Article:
What then is the spirit of liberty? I cannot define it; I can only tell you my own faith. The spirit of liberty is the spirit which is not too sure that it is right; the spirit of liberty is the spirit which seeks to understand the minds of other men and women; the spirit of liberty is the spirit which weighs their interests alongside its own without bias; the spirit of liberty remembers that not even a sparrow falls to earth unheeded; the spirit of liberty is the spirit of Him who, near two thousand years ago, taught mankind that lesson it has never learned, but has never quite forgotten; that there may be a kingdom where the least shall be heard and considered side by side with the greatest.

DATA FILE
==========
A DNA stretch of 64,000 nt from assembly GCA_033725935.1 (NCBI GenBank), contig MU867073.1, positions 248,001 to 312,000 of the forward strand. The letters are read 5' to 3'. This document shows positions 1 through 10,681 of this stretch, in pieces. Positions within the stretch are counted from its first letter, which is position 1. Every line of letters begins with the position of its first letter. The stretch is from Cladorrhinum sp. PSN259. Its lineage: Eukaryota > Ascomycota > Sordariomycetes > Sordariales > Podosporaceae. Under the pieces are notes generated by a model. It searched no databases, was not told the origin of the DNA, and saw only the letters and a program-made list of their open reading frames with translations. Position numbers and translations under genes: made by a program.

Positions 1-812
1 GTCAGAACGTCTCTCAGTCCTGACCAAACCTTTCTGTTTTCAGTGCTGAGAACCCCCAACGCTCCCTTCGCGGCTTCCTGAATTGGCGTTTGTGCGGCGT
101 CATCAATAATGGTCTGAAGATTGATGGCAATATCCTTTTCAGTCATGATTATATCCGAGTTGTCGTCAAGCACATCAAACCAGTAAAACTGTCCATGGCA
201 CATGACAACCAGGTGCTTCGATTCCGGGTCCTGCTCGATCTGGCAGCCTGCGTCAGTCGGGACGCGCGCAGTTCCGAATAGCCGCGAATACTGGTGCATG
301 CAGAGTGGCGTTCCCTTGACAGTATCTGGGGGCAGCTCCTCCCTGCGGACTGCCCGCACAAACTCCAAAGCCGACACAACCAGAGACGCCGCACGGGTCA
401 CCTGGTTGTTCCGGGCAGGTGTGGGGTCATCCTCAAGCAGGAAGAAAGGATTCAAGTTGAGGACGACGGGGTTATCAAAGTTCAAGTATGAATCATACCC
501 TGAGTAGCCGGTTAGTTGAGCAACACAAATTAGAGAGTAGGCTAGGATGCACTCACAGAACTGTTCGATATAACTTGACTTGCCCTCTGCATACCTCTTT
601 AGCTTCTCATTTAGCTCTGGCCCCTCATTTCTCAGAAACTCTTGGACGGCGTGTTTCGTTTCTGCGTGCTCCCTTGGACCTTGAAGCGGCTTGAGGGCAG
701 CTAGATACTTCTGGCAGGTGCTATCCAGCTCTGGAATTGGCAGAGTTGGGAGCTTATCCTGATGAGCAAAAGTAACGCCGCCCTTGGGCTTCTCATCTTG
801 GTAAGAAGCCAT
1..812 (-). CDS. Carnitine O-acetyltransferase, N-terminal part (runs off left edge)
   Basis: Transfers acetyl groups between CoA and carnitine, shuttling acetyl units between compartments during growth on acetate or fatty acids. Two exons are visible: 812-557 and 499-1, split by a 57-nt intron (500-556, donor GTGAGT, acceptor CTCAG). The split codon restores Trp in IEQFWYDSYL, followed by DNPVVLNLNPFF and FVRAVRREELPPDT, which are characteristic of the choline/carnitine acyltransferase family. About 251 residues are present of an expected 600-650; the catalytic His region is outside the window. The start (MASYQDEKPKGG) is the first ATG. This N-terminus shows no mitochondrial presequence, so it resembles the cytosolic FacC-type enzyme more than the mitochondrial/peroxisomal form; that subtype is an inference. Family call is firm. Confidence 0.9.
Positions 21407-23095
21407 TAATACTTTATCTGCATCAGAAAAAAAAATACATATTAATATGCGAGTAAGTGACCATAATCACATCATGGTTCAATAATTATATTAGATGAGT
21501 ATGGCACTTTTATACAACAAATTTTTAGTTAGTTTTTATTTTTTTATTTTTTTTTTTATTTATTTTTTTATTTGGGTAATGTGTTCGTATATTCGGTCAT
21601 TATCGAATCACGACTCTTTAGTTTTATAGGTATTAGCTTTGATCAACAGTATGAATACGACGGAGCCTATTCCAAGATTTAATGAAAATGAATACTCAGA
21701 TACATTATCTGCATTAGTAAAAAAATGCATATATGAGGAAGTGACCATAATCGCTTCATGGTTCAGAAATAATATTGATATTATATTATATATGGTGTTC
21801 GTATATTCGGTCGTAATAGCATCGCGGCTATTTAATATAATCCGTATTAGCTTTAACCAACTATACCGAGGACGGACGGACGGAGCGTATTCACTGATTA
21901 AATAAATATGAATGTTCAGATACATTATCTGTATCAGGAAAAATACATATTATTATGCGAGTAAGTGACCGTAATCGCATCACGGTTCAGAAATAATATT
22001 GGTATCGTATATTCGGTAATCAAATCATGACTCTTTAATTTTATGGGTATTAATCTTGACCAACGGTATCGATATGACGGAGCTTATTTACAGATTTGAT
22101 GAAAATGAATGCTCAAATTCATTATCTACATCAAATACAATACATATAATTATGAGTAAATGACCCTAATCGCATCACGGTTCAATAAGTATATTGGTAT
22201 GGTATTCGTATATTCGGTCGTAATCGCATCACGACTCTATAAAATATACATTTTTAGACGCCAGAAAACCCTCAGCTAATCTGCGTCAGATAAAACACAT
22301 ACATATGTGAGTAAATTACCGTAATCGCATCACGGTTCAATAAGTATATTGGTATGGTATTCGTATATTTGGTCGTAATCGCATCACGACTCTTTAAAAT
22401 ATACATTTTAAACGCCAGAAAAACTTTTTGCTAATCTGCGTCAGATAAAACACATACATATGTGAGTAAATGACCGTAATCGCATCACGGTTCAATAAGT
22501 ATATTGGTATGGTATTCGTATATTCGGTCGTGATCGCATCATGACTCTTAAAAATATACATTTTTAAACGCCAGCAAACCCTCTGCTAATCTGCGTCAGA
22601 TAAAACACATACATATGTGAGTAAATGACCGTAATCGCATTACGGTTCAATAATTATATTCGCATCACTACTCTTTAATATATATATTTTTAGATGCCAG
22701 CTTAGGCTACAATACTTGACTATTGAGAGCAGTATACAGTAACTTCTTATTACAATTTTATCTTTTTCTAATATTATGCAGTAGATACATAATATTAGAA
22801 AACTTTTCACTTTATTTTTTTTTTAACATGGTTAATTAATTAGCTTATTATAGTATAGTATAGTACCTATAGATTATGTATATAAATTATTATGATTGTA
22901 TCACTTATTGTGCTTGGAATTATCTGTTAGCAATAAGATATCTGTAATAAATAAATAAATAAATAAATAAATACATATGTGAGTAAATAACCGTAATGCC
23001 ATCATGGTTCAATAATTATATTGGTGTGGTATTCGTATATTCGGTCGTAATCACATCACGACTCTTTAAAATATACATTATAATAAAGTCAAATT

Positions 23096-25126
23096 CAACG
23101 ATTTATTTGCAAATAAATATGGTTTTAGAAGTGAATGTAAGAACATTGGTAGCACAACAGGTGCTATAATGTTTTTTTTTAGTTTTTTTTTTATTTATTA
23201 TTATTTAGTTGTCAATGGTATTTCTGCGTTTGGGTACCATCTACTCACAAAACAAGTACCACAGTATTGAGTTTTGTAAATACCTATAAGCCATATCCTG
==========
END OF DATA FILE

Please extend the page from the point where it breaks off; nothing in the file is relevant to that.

• “The Spirit of Liberty” - speech at “I Am an American Day” ceremony, Central Park, New York City (21 May 1944).
  • Right knows no boundaries and justice no frontiers; the brotherhood of man is not a domestic institution.
    • "A Pledge of Allegiance" - speech for "I Am an American Day" in Central Park, New York, New York. (20 May 1945).